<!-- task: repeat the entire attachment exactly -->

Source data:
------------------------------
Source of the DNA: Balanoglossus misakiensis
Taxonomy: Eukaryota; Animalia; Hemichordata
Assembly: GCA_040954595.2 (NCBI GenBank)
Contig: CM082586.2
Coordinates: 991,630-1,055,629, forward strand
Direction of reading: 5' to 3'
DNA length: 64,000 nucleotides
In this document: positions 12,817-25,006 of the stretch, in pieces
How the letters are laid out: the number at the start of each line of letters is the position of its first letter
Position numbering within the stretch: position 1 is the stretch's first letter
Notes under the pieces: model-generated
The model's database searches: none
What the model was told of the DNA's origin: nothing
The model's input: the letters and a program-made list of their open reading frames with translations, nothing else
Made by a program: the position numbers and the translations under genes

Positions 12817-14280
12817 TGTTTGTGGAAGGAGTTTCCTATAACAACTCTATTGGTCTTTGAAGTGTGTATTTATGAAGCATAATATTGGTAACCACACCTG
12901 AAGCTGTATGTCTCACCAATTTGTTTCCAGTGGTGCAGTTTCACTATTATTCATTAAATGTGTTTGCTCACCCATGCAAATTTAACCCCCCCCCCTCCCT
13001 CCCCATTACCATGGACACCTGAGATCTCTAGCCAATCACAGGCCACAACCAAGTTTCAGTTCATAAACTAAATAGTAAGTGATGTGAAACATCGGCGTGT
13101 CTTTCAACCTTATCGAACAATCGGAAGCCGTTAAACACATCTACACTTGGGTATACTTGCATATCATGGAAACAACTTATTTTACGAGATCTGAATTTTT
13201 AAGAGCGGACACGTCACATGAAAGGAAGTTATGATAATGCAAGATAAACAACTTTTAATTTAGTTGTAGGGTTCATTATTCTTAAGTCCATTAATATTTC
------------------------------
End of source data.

Source of the DNA: Balanoglossus misakiensis
Taxonomy: Eukaryota; Animalia; Hemichordata
Assembly: GCA_040954595.2 (NCBI GenBank)
Contig: CM082586.2
Coordinates: 991,630-1,055,629, forward strand
Direction of reading: 5' to 3'
DNA length: 64,000 nucleotides
In this document: positions 12,817-25,006 of the stretch, in pieces
How the letters are laid out: the number at the start of each line of letters is the position of its first letter
Position numbering within the stretch: position 1 is the stretch's first letter
Notes under the pieces: model-generated
The model's database searches: none
What the model was told of the DNA's origin: nothing
The model's input: the letters and a program-made list of their open reading frames with translations, nothing else
Made by a program: the position numbers and the translations under genes

Positions 12817-14280
12817 TGTTTGTGGAAGGAGTTTCCTATAACAACTCTATTGGTCTTTGAAGTGTGTATTTATGAAGCATAATATTGGTAACCACACCTG
12901 AAGCTGTATGTCTCACCAATTTGTTTCCAGTGGTGCAGTTTCACTATTATTCATTAAATGTGTTTGCTCACCCATGCAAATTTAACCCCCCCCCCTCCCT
13001 CCCCATTACCATGGACACCTGAGATCTCTAGCCAATCACAGGCCACAACCAAGTTTCAGTTCATAAACTAAATAGTAAGTGATGTGAAACATCGGCGTGT
13101 CTTTCAACCTTATCGAACAATCGGAAGCCGTTAAACACATCTACACTTGGGTATACTTGCATATCATGGAAACAACTTATTTTACGAGATCTGAATTTTT
13201 AAGAGCGGACACGTCACATGAAAGGAAGTTATGATAATGCAAGATAAACAACTTTTAATTTAGTTGTAGGGTTCATTATTCTTAAGTCCATTAATATTTC